There is one particular project that Francis and I work on together, in which I truly learned what it meant to be a woman with and for others. Francis loves words. Any chance she is given to use a dictionary, she will use it. One Wednesday there were a few nouns that she could not understand: aspiration, appreciation, and accomplishment. I could not help but feel deeply saddened that she did not know what these words meant. So an idea came to me. Why don't we make Francis her own dictionary?

I scrambled for paper and markers. I punched holes in the paper with my pen and tied the pages together with paper clips. I wrote out “Francis's Dictionary” in bold, red, block letters. On each of the following pages I wrote aspiration, appreciation, and accomplishment. I asked Francis to write the dictionary definition beside each word. After that, we decided to discuss who we looked up to. After deciding that we looked up to Oprah, our parents, and Beyonce, I asked Francis to draw them on the paper. I saw her finally grasping the intensity of these words. So from that day forward, whenever Francis does not know a word, I ask her to jot it down in her dictionary, along side of silly doodles of course.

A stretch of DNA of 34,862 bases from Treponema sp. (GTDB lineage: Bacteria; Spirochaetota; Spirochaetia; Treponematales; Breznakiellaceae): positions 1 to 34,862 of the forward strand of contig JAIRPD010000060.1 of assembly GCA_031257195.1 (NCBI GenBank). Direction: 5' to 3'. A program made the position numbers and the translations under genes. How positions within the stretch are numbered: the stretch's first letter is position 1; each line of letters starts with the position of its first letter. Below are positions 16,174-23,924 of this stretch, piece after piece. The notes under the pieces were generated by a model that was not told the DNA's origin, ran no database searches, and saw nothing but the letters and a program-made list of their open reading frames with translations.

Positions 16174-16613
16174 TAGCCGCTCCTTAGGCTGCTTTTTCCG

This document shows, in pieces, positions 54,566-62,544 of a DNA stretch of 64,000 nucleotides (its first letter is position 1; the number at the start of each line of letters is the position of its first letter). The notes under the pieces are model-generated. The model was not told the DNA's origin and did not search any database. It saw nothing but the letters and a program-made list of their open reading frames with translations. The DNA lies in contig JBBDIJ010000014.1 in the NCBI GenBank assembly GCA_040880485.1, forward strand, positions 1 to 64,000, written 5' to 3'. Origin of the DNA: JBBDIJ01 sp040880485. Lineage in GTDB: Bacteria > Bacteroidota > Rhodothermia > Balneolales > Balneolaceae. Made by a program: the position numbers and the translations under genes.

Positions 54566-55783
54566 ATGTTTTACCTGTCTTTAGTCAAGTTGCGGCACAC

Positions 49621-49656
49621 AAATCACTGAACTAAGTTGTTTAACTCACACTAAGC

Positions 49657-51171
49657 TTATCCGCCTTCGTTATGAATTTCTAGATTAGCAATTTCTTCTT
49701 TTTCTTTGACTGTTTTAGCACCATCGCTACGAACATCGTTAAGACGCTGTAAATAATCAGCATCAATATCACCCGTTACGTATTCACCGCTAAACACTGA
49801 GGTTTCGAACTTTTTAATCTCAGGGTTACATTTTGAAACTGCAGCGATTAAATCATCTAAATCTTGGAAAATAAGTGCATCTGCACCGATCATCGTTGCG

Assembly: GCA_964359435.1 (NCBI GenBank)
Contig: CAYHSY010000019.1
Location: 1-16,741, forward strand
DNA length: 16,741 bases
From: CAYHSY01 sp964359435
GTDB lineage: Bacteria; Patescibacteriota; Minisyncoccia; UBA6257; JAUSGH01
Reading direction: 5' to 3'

I love learning new words and trying to use them in daily life. This might be one of the reasons for why I find English so satisfying and fascinating. I find looking up words in a dictionary or thesaurus to be just as fulfilling as Francis. This could be one of the reasons why we work so well together. Through our love of words we have bonded. My heart melts each time I watch Francis get that spark in her eye each time she flips through the pages of that dictionary. I am incredibly grateful to be able to share in this learning experience with Francis.